Message from Pastor Alessandri September 30, 2022

 

 

 

September 30, 2022

DON’T FORGET — COME EARLY THIS SUNDAY
“Why?”, you ask.

HAGERSTOWN SUNDAY SCHOOL ORCHESTRA WILL BE AT HAVEN NEXT SUNDAY
October 2  9 a.m.
Gathering Room

Plan to be at church early next Sunday for a wonderful musical treat. The conductor and musicians of the Sunday School Orchestra inspire and amaze. They are a “God-sighting” for sure.

Let’s show our appreciation for this gift with our presence at 9 a.m. in the Gathering Room next Sunday. Hope to see you there!

 

“SEEING THE HOLY IN THE ORDINARY” is the theme for the Adult Sunday School class led by Pastor Alessandri that starts this Sunday. Grab your coffee and treats from the coffee fellowship (Thank you Amy Mason, for hosting) and come to the Adult Sunday School room (across from the music room and next to the nursery room) at 11 am. Aren’t you a bit curious?

 

 

GOD SQUAD EXPLORERS
You have an invitation to a party from the king!

Be sure to come THIS Sunday, October 2nd, 11 am

 

 

 

STILL NEED VOLUNTEERS TO PACK OR DELIVER
MICAH BACKPACKS FOUNTAINDALE CHILDREN.

There is a sign-up sheet in the Narthex of the church for you to volunteer to help either pack the backpacks here at Haven OR deliver the backpacks to Fountaindale Elementary School. You can do it solo, with a friend or as a family. Neither packing nor delivering takes much time, but it means a child from a food-insecure family has food for the weekend.

 

 

FOR REFLECTION

…from Richard Rohr:

Tiny Opportunities to Love

 

Memoirist Heather King spent a year praying with Thérèse of Lisieux’s insights, and describes how Thérèse practiced her “little way” through relationships:

Some of the best-known anecdotes about Thérèse concern her saint-like, though seemingly small efforts with respect to her fellow nuns:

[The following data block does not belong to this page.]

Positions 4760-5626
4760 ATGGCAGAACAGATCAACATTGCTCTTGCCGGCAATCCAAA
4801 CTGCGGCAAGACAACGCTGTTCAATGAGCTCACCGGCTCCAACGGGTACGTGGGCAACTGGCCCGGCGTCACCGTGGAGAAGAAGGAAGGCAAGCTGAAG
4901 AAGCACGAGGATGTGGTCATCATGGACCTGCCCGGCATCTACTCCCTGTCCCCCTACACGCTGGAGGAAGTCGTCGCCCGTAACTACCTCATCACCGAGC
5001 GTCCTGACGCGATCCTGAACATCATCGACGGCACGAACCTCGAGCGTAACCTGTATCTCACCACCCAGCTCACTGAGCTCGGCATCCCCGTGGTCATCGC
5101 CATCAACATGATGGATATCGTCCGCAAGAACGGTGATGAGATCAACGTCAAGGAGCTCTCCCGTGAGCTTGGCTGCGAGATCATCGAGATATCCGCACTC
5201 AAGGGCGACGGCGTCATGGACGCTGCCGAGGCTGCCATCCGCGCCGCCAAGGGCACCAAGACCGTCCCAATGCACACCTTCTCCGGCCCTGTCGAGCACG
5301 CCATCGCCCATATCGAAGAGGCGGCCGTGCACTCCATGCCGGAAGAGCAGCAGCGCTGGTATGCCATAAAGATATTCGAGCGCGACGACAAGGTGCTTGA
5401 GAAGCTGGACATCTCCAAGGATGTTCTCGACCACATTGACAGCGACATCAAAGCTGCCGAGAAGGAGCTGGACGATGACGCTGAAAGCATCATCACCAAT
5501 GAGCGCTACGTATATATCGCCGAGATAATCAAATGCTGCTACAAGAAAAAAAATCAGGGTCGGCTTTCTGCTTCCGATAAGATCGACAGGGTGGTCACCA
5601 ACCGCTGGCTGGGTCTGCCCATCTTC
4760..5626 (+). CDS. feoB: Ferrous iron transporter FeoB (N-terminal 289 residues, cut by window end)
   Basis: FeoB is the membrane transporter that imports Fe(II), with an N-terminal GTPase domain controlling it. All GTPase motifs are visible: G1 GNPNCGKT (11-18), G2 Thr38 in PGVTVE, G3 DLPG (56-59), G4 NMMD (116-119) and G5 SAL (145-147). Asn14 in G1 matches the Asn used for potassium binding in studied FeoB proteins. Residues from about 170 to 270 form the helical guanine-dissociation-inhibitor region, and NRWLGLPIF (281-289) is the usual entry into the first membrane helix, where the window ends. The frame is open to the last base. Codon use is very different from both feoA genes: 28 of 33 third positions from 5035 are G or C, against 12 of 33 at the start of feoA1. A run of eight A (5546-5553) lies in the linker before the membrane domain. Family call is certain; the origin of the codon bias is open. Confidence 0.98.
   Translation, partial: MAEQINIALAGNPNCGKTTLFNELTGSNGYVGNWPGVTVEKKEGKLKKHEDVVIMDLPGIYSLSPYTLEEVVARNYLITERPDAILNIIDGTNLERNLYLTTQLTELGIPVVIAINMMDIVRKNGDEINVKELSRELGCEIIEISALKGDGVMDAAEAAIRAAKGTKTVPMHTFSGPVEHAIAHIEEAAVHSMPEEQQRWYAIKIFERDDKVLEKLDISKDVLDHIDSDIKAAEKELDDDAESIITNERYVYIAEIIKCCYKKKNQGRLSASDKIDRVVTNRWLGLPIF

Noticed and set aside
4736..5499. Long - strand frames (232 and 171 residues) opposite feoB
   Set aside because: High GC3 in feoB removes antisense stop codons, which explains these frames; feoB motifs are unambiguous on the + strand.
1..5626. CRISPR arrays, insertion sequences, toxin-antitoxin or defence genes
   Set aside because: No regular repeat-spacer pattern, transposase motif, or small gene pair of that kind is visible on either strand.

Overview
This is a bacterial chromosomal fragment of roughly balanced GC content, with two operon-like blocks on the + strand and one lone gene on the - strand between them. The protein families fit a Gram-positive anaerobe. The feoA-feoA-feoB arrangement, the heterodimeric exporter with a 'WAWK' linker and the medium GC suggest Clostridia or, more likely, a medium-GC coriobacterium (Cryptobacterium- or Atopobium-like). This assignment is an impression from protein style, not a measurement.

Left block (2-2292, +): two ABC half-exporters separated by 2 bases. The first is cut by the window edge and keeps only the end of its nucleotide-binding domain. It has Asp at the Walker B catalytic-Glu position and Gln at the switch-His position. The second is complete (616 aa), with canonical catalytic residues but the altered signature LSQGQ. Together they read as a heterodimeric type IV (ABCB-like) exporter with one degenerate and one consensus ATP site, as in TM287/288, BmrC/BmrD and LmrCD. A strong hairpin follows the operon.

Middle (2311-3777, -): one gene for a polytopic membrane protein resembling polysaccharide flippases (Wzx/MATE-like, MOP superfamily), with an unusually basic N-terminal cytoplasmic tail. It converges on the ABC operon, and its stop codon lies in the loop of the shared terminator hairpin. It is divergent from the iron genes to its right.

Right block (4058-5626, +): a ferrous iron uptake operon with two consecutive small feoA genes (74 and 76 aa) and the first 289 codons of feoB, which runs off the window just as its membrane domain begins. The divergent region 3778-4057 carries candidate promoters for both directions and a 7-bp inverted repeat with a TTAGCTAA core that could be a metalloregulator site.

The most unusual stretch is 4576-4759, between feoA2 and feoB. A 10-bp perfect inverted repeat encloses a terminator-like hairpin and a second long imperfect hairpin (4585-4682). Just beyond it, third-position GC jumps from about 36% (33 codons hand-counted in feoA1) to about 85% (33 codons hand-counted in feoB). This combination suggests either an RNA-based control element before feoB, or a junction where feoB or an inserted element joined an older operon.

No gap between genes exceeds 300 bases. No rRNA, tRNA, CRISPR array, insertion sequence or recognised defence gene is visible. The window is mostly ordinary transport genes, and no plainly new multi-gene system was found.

1. She overcame her instinctive dislike of a particular nun, and . . . [exhibited] such charity that the sister actually thought Thérèse felt a special fondness for her.
  2. She stifled her almost compulsive desire to turn around and glare at the nun behind her in choir who made a clicking noise (apparently by tapping her rosary against her teeth), realizing that the more charitable act would be to pretend that the sound was music to Christ’s ears and endure the annoyance in silence.
  3. Every evening at dinnertime Thérèse took it upon herself to usher a particularly vexatious elderly nun from chapel to her place at table in the refectory, even going the extra mile to lovingly cut the crabapple’s bread.

Saints do not live in some other world. . . . They live in the same world we do, and they show us that spirituality is intensely down-to-earth. We learn to love through frustration, disappointment, and failure. We learn through the seemingly trivial incidents of our daily lives.

“When I am feeling nothing . . . then is the moment for seeking opportunities, nothings, which please Jesus. . . . For example, a smile, a friendly word, when I would want to say nothing, or put on a look of annoyance,” [1] Thérèse wrote, and “I have no desire to go to Lourdes to have ecstasies. I prefer (the monotony of sacrifice)!” [2]

King applies the spirit of Thérèse’s small, loving acts to her own life:

I began to see the almost superhuman strength required to refrain from, say, repeating a juicy bit of gossip, or rolling my eyes, or allowing my voice to get harsh when I was upset. I began to sense as well that, just because they’re so difficult, such acts perhaps do far more good than we can ever know. Standing patiently in line helped the other people in line to be patient as well. Blessing the other person in traffic, even though nobody heard or saw, somehow encouraged someone else to bless the next person. When the neighborhood noise bothered me, I sometimes took to starting with one corner of my apartment complex, visualizing the person or people who lived there, and working my way around, praying for the inhabitants of each. (Other times I took to tearing out my hair and cursing.) . . .

We can try, at great personal sacrifice, to be perfectly righteous, a perfect friend, perfectly responsive, perfectly available, perfectly forgiving. But at the heart of our efforts must lie the knowledge that, by ourselves, we can do, heal, or correct nothing. The point is not to be perfect, but to “perfectly” leave Christ to do, heal, and correct in us what he wills.